Thursday, September 12, 2013

Tamaulipas Birth Certificate Legitimates Child to Acquire Citizenship through USC Father

Ever had trouble deciphering legitimation and acknowledgment requirements to determine whether a person born abroad and out of wedlock acquired U.S. citizenship at birth through his U.S. citizen father?  The Fifth Circuit shed some light on this issue—at least for people born in Tamaulipas, Mexico, and with a birth certificate naming the USC as the child’s father.  The Department of Homeland Security kept denying Saldana's application for acquired citizenship stating that he was not legitimated by his USC father, but the panel held that a father’s name on the birth certificate before the Civil Registry in Tamaulipas legitimates the child as required for citizenship.  Since the USC father met the other residency requirements, the panel declared that Saldana met the requirements of Immigration and Nationality Act §§ 301 and 309 and acquired U.S. citizenship from his father at birth.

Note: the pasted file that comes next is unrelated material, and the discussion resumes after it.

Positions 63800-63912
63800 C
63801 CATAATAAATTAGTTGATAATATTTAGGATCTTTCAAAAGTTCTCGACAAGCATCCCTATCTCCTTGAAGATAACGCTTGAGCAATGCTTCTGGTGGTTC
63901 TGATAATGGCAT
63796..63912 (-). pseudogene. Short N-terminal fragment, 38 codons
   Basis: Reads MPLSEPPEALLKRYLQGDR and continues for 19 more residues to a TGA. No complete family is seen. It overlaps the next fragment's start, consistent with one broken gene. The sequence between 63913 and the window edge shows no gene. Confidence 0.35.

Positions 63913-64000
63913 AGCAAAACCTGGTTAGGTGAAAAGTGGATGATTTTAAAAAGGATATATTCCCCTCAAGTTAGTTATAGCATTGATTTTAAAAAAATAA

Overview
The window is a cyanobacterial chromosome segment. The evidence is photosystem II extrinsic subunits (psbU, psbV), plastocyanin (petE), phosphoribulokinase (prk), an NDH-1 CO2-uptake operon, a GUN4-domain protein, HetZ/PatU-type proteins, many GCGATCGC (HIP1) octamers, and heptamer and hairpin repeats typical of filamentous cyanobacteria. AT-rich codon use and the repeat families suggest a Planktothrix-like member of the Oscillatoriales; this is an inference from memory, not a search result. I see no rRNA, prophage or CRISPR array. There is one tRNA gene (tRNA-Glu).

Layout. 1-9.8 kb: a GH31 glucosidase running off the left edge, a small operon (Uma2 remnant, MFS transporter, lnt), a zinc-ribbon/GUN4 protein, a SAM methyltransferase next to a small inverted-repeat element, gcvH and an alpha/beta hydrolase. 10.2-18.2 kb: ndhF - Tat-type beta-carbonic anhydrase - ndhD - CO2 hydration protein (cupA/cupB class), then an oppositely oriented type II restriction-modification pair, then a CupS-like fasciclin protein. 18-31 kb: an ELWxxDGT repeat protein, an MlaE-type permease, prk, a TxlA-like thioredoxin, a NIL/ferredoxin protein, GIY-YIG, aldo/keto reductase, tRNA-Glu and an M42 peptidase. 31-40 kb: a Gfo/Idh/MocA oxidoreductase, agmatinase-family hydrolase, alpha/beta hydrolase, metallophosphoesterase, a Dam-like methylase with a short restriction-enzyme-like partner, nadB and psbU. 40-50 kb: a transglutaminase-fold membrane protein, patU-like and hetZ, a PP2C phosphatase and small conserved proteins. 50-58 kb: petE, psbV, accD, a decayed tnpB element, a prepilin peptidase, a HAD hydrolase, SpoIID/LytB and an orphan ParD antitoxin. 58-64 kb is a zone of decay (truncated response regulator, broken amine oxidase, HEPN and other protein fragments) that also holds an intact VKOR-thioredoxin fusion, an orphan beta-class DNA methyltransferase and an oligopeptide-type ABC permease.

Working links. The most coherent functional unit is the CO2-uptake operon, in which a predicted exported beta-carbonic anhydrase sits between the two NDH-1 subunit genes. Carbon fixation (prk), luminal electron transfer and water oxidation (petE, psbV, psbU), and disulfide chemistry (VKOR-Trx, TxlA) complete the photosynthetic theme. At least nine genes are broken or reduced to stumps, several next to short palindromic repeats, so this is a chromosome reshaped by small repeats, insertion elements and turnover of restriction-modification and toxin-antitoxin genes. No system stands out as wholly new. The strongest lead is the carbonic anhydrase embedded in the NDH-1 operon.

Recap of Facts:
·         Saldana was born in 1964 in Tamaulipas out-of-wedlock to Mexican mother and USC father.
·         When he was 29 months old, his mother and father registered him before the Civil Registry and put their names on his birth certificate.
·         His mother and father never married.
·         His father had the required amount of US residency for Saldana to have acquired citizenship.

The only question was whether, under the applicable Mexican laws, Saldana was legitimated by his USC father by virtue of the birth certificate.

The panel found that the applicable law was the Civil Code of Tamaulipas, not the Constitution of Mexico which is cited in several Administrative Appeals Office decisions on this issue.  Under the Tamaulipas Code in existence in 1964, a child born out of wedlock could be “acknowledged” in a birth certificate before an official of the Civil Registry, but only a child born in wedlock could be “legitimated.”  The panel held that the distinction in the Tamaulipas Code between “legitimation” and “acknowledgment” does not matter since the acknowledged child acquired full filial rights, just like legitimated children.  Since the substantive rights of legitimated and acknowledged children are the same in Tamaulipas, “there is no legal or logical basis for” maintaining a distinction between them for the purposes of acquired citizenship.



Post a Comment

<< Home